Best sea caves in Los Angeles and Orange County

Visiting sea caves isn’t just about seeing a cool grotto carved out by the ocean — it’s also about the journey to find these caverns. There are cliffs to descend, rocks to scramble, tide pools to tiptoe around and sea grass to avoid slipping on (trust me on this).

Southern California is particularly good for sea cave hunting because the coast features large bluffs, fault lines and a relentless ocean. Carved out of rock cliffs that date back as many as 75 million years, caves are formed by waves pounding against the water line. Where there’s a crack or fault in the cliff, a cave slowly develops. Every cave has its own personality and tells a story that can be decoded only by careful observation. Some are just a few feet deep, while others could fit an NBA-regulation basketball court. Cave bottoms are lined with sea life such as mussels, gooseneck barnacles and tiny snails; the rest of the space is a geological treasure trove.

Due to erosion and tidal variations, these caves transform from season to season, year to year. A few years ago it was easy to walk on hard-packed sand right through the cave at Thousand Steps in Laguna Beach. Nowadays, all the sand has washed away, exposing enormous boulders. To enter, one must hop, skip and jump.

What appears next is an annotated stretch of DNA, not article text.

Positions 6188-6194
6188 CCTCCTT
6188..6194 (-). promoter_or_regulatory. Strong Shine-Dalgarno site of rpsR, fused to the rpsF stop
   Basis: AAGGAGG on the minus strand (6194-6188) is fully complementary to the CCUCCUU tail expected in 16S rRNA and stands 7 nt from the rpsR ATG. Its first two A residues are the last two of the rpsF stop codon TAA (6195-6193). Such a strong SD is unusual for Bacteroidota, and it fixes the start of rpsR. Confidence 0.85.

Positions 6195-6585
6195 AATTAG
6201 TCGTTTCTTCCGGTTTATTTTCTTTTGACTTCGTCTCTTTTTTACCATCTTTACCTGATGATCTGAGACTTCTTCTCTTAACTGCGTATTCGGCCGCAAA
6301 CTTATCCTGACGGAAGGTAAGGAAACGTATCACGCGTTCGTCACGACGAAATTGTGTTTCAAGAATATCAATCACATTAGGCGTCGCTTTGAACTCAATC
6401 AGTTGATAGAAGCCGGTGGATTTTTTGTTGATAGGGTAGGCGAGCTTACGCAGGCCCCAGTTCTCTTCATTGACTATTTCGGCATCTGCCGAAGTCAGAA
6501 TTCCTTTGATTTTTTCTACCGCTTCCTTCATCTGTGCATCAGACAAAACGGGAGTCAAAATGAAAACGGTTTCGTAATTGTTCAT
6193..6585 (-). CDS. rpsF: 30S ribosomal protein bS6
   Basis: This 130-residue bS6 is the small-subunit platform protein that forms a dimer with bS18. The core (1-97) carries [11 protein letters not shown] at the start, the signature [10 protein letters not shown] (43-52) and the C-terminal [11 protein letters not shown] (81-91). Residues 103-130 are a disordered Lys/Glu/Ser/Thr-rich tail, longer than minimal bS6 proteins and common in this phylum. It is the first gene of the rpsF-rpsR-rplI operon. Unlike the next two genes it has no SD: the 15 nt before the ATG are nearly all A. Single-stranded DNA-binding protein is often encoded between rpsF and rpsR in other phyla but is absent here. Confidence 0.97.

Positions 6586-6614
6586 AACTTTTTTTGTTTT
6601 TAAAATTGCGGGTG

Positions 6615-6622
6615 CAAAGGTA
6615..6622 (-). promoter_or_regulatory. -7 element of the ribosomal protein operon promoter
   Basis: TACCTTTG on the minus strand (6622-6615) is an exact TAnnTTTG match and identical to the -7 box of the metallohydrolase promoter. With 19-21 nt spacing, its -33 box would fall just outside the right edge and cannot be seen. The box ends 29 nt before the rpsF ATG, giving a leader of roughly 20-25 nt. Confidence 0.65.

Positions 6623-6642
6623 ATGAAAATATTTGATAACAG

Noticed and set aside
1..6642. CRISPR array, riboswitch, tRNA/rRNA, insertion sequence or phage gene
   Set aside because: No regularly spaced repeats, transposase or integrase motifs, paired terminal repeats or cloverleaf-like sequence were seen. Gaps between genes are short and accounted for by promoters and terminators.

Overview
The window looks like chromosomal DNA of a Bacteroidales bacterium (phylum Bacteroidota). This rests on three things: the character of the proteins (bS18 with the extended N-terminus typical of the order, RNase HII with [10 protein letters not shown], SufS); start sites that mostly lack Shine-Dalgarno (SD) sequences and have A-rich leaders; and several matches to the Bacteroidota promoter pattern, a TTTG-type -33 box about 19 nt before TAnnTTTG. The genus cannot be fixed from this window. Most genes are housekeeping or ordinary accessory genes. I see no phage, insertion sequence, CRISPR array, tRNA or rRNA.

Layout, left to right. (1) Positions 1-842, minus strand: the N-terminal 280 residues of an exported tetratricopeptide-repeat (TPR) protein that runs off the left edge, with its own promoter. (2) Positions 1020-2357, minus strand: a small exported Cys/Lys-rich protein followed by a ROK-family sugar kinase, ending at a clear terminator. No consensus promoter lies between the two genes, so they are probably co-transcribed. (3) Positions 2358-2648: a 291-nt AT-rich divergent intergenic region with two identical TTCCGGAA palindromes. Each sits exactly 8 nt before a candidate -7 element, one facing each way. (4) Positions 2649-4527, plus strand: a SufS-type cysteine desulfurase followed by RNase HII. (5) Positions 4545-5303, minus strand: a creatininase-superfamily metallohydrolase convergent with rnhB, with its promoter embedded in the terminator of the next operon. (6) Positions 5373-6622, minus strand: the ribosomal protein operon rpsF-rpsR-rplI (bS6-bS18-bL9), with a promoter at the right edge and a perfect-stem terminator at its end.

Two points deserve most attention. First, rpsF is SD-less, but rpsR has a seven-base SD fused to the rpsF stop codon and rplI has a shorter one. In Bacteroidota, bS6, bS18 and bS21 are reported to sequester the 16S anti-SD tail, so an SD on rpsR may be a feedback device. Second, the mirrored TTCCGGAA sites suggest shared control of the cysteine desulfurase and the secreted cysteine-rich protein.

Most sea caves (except the ones in the La Jolla Underwater Park) must be accessed during low tide, preferably below -1. Make sure to plan ahead by checking the tides, surf and swell (the lower, the better); you can set up alerts for low-tide events on apps such as Tide Alert (NOAA). Arrive about an hour before the lowest tide so you have time to find the cave, explore in and around it and head safely back. At most, it’s a three-hour adventure before the tide comes in.

A word of warning: Always use caution before entering a cave, and avoid sea caves in the aftermath of events like the recent storms in L.A. County. Brett F. Sanders, a professor of civil and environmental engineering at UC Irvine, studies flooding and erosion hazards. “Sea caves are always at risk of flash flooding from strong waves,” he says. “A big storm event can trigger an instability of the rock surrounding the cave, leading to a partial or even complete collapse of the cave.” Further, “with a big winter storm, the waves can be much bigger, which heightens the strength of currents in and out of the caves,” he says.

So hang back and watch waves entering the cave before you go in yourself, and be mindful of timing. When in doubt, just look from afar. It’s still an amazing experience.

Here are the best sea caves to check out during SoCal’s winter, when the tides are at their lowest. Don’t forget to bring sturdy shoes that can get wet and an adventurous spirit.

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